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Crime Strikes Our National Parks

Monday, 29 August 2005 12:00 AM

United States Park Ranger Lodge of the Fraternal Order of Police in 2003 issued a groundbreaking report, "The Ten Most Dangerous National Parks."

In this announcement, national parks are rated based upon their dangers to National Park Service rangers. According to the Department of Justice, park rangers are the most assaulted of all federal law enforcement officers.

Here are some highlights from their startling list:

Organ Pipe Cactus National Monument in Arizona, which is located on our "busted" southern border, was reported as the most dangerous national park for the second year in a row. This was due to numerous incidents involving international drug trafficking, the inflow of illegal immigrants, and a workforce that is understaffed to safely manage the problem. The park also reported that drug and immigrant smugglers had created miles of illegal roads in the park.

Even more heartbreaking was the August 2002 ambush and murder of Kristopher Eggle, a 28-year-old park ranger, who was shot to death assisting Border Patrol agents trying to apprehend a Mexican murder suspect who had fled into the Organ Pipe Cactus National Monument.

Eggle, sadly, was the third park ranger shot to death since 1998. For more information on Kristopher Eggle and his brutal slaying, log on to www.kriseggle.org.

In Texas, Big Bend National Park is a million-acre park with well over 100 miles of international border that has significant problems with drug smuggling, illegal immigrants and organized plant and animal poachers.

Also in Texas is the Padre Island National Seashore. Drug smuggling, illegal immigrants, the poaching of endangered turtles and their eggs, and unlawful commercial fishing pose a threat to the park's resources, its visitors and the rangers themselves. In addition, the lack of timely backup for officers in trouble, and sometimes erratic radio communications, are issues at this location.

The Lake Mead National Recreation Area in Nevada and Arizona has ongoing gang activity, and vast areas of backcountry have only cursory patrols. There are fewer park rangers working this year than last, and some of those who remain have been rotated out to provide security at the dams.

In New Jersey, Sandy Hook is a unit of the Gateway East National Recreation Area, with about 2.5 million annual visitors. There are fewer park rangers than there were ten years ago, yet there are more serious incidents for the remaining rangers to handle.

For more information, please log on to: www.rangerfop.com.

In addition, an August 2005 report by Public Employees For Environmental Responsibility (PEER) stated, "Threats, harassment and attacks against National Park Service rangers and U.S. Park Police officers reached a new record in 2004."

The PEER report went on to declare:

"Chronically understaffed NPS law enforcement is facing growing homeland security needs and increasingly violent situations with static resources and little agency support. National Park Service-commissioned law enforcement officers were victims of assaults 111 times in 2004, nearly a third of which resulted in injury. This figure tops the 2003 total of 106 assaults and the 2002 total of 98. Law enforcement work in the National Park Service is the most dangerous in federal service. National Park Service officers are 12 times more likely to be killed or injured as a result of an assault than FBI agents. Overall, NPS law enforcement has a morbidity rate triple that of the next worst federal agency."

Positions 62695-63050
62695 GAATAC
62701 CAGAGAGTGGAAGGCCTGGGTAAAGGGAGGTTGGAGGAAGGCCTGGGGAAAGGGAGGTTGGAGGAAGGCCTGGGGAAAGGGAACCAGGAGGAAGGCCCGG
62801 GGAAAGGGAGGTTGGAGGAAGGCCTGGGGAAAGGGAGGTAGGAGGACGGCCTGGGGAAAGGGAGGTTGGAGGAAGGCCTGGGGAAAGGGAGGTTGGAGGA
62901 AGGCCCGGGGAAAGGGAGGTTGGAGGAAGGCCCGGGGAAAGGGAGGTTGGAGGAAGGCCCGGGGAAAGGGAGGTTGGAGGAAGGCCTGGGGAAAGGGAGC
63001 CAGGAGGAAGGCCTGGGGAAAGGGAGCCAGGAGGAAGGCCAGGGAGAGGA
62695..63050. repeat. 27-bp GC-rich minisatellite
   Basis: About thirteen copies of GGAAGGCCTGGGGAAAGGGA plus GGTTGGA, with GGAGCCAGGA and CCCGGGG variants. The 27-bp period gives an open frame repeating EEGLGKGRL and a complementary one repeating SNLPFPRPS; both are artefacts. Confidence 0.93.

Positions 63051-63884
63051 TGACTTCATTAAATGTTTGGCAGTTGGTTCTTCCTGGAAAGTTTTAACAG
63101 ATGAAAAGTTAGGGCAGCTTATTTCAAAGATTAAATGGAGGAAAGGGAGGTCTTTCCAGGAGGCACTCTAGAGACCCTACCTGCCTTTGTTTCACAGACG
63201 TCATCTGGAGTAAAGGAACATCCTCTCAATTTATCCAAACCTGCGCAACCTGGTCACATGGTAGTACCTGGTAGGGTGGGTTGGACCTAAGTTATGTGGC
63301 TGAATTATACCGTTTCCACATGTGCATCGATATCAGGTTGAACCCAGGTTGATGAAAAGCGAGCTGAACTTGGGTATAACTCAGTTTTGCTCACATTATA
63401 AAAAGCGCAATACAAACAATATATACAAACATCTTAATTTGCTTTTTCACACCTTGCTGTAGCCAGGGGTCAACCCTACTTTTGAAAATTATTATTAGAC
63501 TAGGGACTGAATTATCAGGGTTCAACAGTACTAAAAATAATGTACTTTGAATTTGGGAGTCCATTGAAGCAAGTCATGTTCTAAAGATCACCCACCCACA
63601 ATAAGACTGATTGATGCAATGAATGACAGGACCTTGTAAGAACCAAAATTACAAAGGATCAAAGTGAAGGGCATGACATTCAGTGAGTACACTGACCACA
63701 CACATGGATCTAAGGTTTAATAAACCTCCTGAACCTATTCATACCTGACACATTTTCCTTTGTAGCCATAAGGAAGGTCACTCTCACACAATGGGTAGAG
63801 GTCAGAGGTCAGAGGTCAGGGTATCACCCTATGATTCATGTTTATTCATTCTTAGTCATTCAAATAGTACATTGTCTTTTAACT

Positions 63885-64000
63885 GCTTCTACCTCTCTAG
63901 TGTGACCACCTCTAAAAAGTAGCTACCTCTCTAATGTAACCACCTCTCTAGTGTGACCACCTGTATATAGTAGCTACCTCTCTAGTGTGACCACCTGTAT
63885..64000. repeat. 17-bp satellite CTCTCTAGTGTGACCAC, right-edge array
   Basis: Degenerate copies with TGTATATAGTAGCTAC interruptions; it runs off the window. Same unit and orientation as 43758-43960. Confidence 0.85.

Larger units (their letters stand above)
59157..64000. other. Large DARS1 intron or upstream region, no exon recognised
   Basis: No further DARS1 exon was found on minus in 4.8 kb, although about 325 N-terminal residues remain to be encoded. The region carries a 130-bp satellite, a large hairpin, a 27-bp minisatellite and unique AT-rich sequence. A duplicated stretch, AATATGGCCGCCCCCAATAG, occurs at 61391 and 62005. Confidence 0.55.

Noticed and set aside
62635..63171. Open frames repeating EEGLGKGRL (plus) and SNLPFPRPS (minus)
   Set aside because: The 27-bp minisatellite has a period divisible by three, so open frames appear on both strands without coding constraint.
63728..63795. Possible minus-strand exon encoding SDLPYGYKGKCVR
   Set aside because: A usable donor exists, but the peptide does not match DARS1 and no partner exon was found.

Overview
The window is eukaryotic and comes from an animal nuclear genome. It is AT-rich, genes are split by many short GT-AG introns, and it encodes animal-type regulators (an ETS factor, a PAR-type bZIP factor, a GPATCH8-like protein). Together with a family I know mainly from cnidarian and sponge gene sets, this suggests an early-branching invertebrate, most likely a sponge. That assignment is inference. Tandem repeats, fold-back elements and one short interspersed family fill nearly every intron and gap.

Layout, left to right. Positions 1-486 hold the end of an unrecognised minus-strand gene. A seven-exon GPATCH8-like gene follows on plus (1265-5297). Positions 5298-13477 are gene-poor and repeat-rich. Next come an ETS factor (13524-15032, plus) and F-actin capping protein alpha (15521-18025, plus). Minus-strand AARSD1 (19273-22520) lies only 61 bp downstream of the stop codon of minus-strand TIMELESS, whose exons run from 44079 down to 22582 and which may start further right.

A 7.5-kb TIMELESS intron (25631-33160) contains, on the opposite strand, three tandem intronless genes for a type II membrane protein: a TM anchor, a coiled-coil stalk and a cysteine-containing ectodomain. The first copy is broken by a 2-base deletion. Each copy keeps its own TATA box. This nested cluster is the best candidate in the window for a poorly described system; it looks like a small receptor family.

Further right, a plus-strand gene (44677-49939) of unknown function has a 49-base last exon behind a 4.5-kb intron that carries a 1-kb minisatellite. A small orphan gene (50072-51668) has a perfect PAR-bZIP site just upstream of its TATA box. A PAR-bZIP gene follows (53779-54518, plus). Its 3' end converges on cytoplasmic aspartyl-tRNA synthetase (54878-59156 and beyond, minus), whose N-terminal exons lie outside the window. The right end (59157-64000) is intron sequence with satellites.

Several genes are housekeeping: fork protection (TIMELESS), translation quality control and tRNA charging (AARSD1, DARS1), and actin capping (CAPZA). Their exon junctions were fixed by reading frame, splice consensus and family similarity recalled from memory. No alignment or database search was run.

For more information on this PEER report, go to www.peer.org.

These unsung federal law enforcement heroes may sometimes have to do their urgent duties without the ideal staffing levels, reliable radio communications, nearby backup, comprehensive training and modern equipment that most other law officers probably take for granted.

Let's give the men and women law enforcement professionals of the National Park Service what they need, and deserve, to help safeguard our nation's treasured parklands and irreplaceable precious natural resources.

(Note: If you manufacture or distribute any Security, Safety, Emergency Preparedness, Homeland Defense or Crime Prevention related products, please send information on your product line for possible future reference in this column to: CrimePrevention123@yahoo.com.)

Copyright 2005 by Bruce Mandelblit

"Staying Safe" with Bruce Mandelblit is a regular column for the readers of NewsMax.com and NewsMax.com Magazine.

Bruce welcomes your thoughts. His e-mail address is: CrimePrevention123@yahoo.com.

Bruce is a nationally known security journalist as well as a recently retired, highly decorated reserve Law Enforcement Officer.

Bruce writes Staying Safe, a weekly syndicated column covering the topics of security, safety and crime prevention.

Bruce was commissioned as a Kentucky Colonel -– the state's highest honor -– for his public service.

This column is provided for general information purposes only. Please check with your local law enforcement agency and legal professional for information specific to you and your jurisdiction.


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United States Park Ranger Lodge of the Fraternal Order of Police in 2003 issued a groundbreaking report, "The Ten Most Dangerous National Parks." In this announcement, national parks are rated based upon their dangers to National Park Service rangers.According to the...
Monday, 29 August 2005 12:00 AM
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